It is often said, but it is worth examining how much better a home loan is today than a few years ago. And what does this have to do with the fact that BUBOR has become negative this September, which has never happened?

Continuously improving conditions

It is easier to borrow today and mainly to repay, as the interest rate environment is much more favorable. This is also due to the interest rate cut cycle launched by the National Bank in 2017.

It is worth going back a few years to review.

In 2012, the average interest rate on new forint-denominated home loans was 11.9%, while that on fixed-term loans for 5-10 years was 9%.

In 2015, those opting for floating rates enjoyed 4.7% and 5.8% for fixed rates for 5 to 10 years. In practice, this was the “bottom” so far for the latter type.

In 2017, floating rate loans are now available at 3.3%, and longer-term stable loans are charged at 6%, which means that interest rates have risen to a minimum of 0.2%. All this is clear from the MNB’s statistics.

What does this mean in practice?

While in 2012, we were able to repay a $ 10 million, 15-year loan with a monthly payment of 119 thousand and 101 thousand forints, if taken today, the monthly repayment was only 70 thousand and 85 thousand forints. These are very significant differences that affect living standards.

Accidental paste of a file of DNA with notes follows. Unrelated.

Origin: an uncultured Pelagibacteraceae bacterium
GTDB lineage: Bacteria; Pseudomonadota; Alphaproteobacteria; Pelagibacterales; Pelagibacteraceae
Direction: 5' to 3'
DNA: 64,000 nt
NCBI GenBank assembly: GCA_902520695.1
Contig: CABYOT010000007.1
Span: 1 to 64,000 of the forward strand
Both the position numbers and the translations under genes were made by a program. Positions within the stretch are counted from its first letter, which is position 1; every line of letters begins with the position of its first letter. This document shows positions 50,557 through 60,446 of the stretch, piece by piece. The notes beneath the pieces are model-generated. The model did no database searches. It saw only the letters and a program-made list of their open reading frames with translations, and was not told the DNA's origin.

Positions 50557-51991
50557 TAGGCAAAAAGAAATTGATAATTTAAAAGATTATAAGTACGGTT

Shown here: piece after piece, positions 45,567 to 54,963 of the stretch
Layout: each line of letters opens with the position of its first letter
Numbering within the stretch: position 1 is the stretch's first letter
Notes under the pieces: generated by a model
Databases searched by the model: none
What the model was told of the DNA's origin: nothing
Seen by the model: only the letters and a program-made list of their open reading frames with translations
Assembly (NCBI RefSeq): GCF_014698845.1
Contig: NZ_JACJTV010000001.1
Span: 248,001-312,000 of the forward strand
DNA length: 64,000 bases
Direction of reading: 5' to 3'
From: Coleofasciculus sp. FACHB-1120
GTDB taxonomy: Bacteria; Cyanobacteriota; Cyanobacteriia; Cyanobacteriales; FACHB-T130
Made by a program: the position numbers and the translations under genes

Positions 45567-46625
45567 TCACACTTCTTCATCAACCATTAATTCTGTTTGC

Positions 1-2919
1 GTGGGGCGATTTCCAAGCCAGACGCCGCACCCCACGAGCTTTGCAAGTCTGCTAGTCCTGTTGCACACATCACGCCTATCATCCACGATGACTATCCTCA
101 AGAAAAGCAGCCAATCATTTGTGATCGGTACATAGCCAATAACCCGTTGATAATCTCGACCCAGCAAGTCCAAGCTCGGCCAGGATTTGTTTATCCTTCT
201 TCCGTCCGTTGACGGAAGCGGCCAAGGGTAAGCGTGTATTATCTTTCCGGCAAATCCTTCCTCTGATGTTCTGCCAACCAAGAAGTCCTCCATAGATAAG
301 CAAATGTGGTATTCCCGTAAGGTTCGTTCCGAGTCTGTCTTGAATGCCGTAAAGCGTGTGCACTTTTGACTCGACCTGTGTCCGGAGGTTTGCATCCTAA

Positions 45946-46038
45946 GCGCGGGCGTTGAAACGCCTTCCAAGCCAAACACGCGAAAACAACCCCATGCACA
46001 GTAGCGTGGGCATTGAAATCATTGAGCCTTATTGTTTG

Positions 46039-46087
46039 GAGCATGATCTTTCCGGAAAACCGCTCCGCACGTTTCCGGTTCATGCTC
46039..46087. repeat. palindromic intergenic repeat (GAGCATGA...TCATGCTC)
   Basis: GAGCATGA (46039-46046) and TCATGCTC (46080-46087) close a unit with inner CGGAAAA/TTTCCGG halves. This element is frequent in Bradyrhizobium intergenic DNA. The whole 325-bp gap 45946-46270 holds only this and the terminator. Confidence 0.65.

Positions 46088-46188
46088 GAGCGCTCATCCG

Both new and old home loans will get better and better

Both new and old home loans will get better and better

So we saw that we got loans cheaper. But what happens to variable interest rates? After all, its installment can increase indefinitely over time.

Here, too, favorable processes have taken place. The reference rate to which the mortgage interest rate is linked has fallen sharply, making it harder but easier to repay loans on a monthly basis in recent years.

The domestic interbank interest rate BUBOR, which defines short-term loans, has fallen into a negative range, so this process is ongoing and there is no sign of a rise.

While the borrower may have repaid the loan twice as much in the past, if ‘the interest ran out’, today it is much more positive: according to current trends, if you take out 10 million forints, you only have to repay 12 million forints. Thus, the risk has decreased over the years as has the interest rate itself.

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